Gov. Paul LePage’s vetoes of the Affordable Care Act’s federal subsidies for Medicaid expansion have already cost Maine thousands of jobs and hundreds of millions of dollars. Yet partisan critics of Obamacare continue to argue that expanded Medicaid coverage will have no effect on health and may actually harm the poor.

Over 40 years of research has documented that the uninsured have fewer doctor visits and fail to receive basic preventive services like blood pressure screening, pap tests, cholesterol testing and influenza vaccinations. As a result, the uninsured are diagnosed at more advanced stages of cancer, especially for cancers detectable by screening. The uninsured are much more likely to have undiagnosed high blood pressure and high cholesterol, more severe strokes and poorer control of diabetes.

A recent study of preventable leg amputations describes an uninsured 53-year-old woman with undiagnosed diabetes who was regularly drinking six-packs of ginger ale. She reported that she “felt like a junkie just looking for something just to quench my thirst.” She suffered a diabetic coma, woke up in the hospital with infected toes and required a leg amputation. Another study of unconscious patients hospitalized after severe motor vehicle crashes found that the uninsured received less care and had a 40 percent higher mortality rate than insured patients, even after controlling for type of vehicle, injury, auto insurance, income, neighborhood and hospital characteristics.

So do Obamacare critics deny the value of Medicaid coverage? Most of the uninsured are young and healthy, they might argue. They cycle in and out of employer-based insurance, and when major health declines do occur, previously uninsured individuals then qualify for disability and Medicaid.

But a study of expanding Medicaid for the uninsured in Oregon shows clearly that gaining insurance had a significant positive effect on the health of the newly insured — and that those newly covered had gone a long time without care they needed.

In 2008, Oregon conducted a lottery to fill 10,000 additional Medicaid slots for low-income, uninsured residents. Researchers compared health and financial outcomes of Medicaid lottery winners with lottery losers over the next two years. Individuals who won the lottery had a greater chance of having a physician visit, getting blood cholesterol or blood sugar tests, receiving a diagnosis of diabetes and, thus, obtaining diabetes medications. There was a 30 percent reduction in depression among insurance lottery winners, a 25 percent lower rate of unpaid bills sent to collection agencies, and catastrophic medical expenditures were reduced by more than 80 percent.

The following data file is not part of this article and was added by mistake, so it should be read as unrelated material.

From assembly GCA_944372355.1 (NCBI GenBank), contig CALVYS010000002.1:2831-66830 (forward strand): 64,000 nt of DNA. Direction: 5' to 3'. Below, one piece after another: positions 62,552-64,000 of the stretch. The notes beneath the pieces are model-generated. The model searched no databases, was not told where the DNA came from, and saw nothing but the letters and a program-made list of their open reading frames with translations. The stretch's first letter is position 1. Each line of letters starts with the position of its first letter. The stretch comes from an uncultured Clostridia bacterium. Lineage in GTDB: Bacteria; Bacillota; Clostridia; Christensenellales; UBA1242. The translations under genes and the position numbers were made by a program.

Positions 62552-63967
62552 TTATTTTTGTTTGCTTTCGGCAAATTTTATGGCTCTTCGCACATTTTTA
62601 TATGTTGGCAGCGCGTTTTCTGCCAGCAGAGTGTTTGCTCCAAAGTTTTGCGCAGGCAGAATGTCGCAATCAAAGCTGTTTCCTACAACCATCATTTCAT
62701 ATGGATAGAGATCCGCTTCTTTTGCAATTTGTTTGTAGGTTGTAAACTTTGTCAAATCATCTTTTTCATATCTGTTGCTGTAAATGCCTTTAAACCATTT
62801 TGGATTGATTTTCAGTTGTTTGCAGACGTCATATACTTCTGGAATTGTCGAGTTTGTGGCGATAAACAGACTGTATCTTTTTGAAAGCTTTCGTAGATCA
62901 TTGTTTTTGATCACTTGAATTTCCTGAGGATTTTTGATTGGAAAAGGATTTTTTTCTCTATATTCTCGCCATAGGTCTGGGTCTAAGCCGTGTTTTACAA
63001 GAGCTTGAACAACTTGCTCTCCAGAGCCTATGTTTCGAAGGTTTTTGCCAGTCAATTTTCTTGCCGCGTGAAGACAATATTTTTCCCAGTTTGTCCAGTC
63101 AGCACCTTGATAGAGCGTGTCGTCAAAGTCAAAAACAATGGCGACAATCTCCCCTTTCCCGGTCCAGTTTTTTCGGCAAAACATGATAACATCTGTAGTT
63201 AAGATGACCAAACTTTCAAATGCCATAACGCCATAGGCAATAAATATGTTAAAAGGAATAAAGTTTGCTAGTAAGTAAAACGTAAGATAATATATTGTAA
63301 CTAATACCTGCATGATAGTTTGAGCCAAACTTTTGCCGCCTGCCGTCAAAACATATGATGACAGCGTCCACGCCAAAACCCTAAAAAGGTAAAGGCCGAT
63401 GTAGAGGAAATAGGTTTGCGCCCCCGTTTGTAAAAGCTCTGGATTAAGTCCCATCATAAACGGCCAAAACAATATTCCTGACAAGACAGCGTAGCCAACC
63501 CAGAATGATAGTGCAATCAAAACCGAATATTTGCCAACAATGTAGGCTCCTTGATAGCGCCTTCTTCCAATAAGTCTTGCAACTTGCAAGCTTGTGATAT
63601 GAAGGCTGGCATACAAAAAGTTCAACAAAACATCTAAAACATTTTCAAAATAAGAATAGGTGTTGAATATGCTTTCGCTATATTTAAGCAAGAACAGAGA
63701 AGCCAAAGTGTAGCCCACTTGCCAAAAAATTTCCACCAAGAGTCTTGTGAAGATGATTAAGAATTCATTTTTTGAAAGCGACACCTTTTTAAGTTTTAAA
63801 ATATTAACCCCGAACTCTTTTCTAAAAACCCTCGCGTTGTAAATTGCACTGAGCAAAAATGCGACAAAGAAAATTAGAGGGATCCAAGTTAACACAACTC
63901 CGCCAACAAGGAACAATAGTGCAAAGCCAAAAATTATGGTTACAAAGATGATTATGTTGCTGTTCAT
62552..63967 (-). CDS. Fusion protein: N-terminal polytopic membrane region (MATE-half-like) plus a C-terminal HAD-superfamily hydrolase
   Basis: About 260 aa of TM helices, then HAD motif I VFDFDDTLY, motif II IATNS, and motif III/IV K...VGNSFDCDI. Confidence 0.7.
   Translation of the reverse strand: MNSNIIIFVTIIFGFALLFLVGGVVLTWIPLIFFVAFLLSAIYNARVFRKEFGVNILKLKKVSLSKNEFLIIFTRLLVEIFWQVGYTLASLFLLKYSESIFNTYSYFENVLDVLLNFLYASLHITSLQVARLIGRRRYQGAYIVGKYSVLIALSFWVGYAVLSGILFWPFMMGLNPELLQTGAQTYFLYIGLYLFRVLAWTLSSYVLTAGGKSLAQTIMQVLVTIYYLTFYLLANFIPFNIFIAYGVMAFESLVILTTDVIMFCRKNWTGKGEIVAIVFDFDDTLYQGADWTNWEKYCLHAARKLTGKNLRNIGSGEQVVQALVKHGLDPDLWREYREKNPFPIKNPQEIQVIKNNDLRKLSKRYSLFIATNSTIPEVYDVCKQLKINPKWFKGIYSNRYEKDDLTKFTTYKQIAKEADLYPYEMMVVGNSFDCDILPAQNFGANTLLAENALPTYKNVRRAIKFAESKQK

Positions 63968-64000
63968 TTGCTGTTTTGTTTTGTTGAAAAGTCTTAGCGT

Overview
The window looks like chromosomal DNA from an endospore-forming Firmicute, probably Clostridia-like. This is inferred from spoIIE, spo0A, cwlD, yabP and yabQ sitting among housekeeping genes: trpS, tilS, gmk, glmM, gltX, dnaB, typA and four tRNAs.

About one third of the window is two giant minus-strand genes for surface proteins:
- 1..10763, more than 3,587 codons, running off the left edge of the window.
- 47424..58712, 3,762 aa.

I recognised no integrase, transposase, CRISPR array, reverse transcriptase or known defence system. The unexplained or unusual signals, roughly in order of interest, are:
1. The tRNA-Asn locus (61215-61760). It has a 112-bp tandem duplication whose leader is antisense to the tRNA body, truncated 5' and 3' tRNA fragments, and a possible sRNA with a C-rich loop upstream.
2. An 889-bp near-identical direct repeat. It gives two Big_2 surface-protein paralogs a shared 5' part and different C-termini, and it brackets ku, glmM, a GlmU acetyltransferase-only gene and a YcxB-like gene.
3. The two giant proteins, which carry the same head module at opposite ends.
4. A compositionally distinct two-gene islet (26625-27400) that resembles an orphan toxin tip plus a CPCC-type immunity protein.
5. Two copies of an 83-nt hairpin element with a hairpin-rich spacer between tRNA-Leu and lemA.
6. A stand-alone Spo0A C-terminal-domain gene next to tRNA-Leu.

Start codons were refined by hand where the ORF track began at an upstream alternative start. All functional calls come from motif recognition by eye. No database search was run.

Critics of Obamacare focused on the Oregon results showing that, two years after receiving coverage, blood pressure, cholesterol and diabetes were not significantly different among those who won the Medicaid lottery. They dismissed as “perceptions” the fact that many more of the lottery winners reported their health as the same or better than the previous year, despite the fact that such questions are highly predictive of future health. Critics also decried the increase in emergency room visits for lottery winners.

Yet increased use of health care is typical of the initial transition to insured care. Older uninsured patients who transition to Medicare at age 65 receive an expensive “backlog” of tests and treatments but also experience disproportionately greater gains in health than their continuously insured peers, while their use of health care ultimately stabilizes.

So what is the best evidence of the value of health insurance and, by extension, expanding Medicaid coverage? Studies following older middle-age adults into old age demonstrate that individuals who were uninsured died at younger ages when compared with those of the same age and original health status who were privately insured. The one-third greater mortality of older adults who lacked health insurance was roughly equivalent to the risk of smoking. The lack of health insurance in older middle age would rank as the third leading cause of death behind heart disease and cancer.

A study published in the New England Journal of Medicine in 2012 compared states providing expanded Medicaid coverage to low-income childless adults with neighboring states that did not expand Medicaid. The study found that states that expanded Medicaid coverage decreased uninsurance by 15 percent and had a 6 percent greater decline in deaths of adults aged 20-64 over the next five years. The study concluded that only 176 additional adults would have to be covered by Medicaid to prevent one death per year.

An evaluation of the 2006 insurance expansion in Massachusetts under then-Gov. Mitt Romney found that residents ages 20-64 had a 3 percent lower death rate than similar counties around the country that hadn’t expanded coverage. The greatest dents were made in helping low-income residents and preventing causes of death that were most amenable to medical treatment.

Expanding Medicaid in Maine is not just about economics. It’s about preventing death and suffering for the state’s most vulnerable residents.

Joe Feinglass is a research professor of medicine at the Northwestern University Feinberg School of Medicine in Chicago, Illinois. He is a member of the national Scholars Strategy Network, which brings together scholars across the country to address public challenges and their policy implications. Members’ columns appear in the BDN every other week.